Alonso to test Halo device at the Singapore GP

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It was announced yesterday afternoon that McLaren-Honda driver Fernando Alonso will be among the drivers testing Halo during free practice for the Singapore Grand Prix.

Ahead of this year’s German Grand Prix, Formula One’s decision making bodies decided to postpone the introduction of cockpit protection devices until 2018 in order to conduct a series of on-track tests. At the last two rounds a selection of drivers have tested the latest Halo prototype during practice sessions, but Singapore will be the first time a Halo device has been tested under artificial lights.

In a statement to the media yesterday, McLaren technical director Tim Goss said the following about Alonso testing the device in Singapore next week as follows:-

‘The plan is for Fernando to try it in Singapore, which will offer up a number of different variables: the circuit is lit, with some very tight corners, and with plenty of Armco barriers. His thoughts will be fed back into the working group as the teams progress with the ongoing development of head protection alternatives.

‘For McLaren, running with Jenson [Button] at Monza has allowed us to gain insight into its performance in both tight chicanes and high-speed corners.’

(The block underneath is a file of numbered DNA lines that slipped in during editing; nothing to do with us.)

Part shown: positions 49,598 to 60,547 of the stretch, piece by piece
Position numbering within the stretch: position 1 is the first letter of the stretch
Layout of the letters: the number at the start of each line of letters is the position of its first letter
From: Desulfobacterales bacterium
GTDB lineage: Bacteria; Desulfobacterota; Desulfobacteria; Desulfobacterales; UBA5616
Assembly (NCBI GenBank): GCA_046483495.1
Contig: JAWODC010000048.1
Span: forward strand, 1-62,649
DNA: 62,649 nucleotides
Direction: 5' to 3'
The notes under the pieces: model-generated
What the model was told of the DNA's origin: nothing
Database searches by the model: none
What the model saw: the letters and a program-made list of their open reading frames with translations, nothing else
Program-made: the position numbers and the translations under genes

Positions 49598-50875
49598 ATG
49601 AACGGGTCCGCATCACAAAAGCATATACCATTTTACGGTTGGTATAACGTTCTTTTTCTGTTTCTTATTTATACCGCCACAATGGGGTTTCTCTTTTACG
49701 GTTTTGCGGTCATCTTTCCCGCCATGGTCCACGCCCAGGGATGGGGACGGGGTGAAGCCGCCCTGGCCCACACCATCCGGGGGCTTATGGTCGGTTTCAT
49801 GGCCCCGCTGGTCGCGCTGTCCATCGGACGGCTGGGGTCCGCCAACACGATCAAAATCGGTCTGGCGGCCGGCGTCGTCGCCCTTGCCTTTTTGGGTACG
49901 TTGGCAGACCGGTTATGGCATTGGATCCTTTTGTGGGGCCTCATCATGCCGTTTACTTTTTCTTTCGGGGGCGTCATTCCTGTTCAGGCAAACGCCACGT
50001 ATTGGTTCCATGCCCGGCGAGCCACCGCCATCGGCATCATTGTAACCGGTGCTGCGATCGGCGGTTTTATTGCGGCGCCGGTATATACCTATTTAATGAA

Further on in his statement yesterday, Goss said there is still plenty to learn from the on-track tests and a lot to be considered ahead of its introduction. Goss added the following:-

‘Structurally, it’s not a big compromise to accommodate the F1 halo. But there are additional considerations on car performance — it’s a substantial structure, so it influences the car aerodynamically — both in terms of aero performance, but also engine-intake performance. But that’s been assessed by the TRM, with teams permitted to run fairings and aero devices to mitigate against any side-effects.

‘It also affects driver helmet buffeting and lift – but, again, the development programme will enable the FIA and the teams to iron out all those issues. And that’s why it was decided to delay its introduction until 2018 while the teams refined all solutions.’

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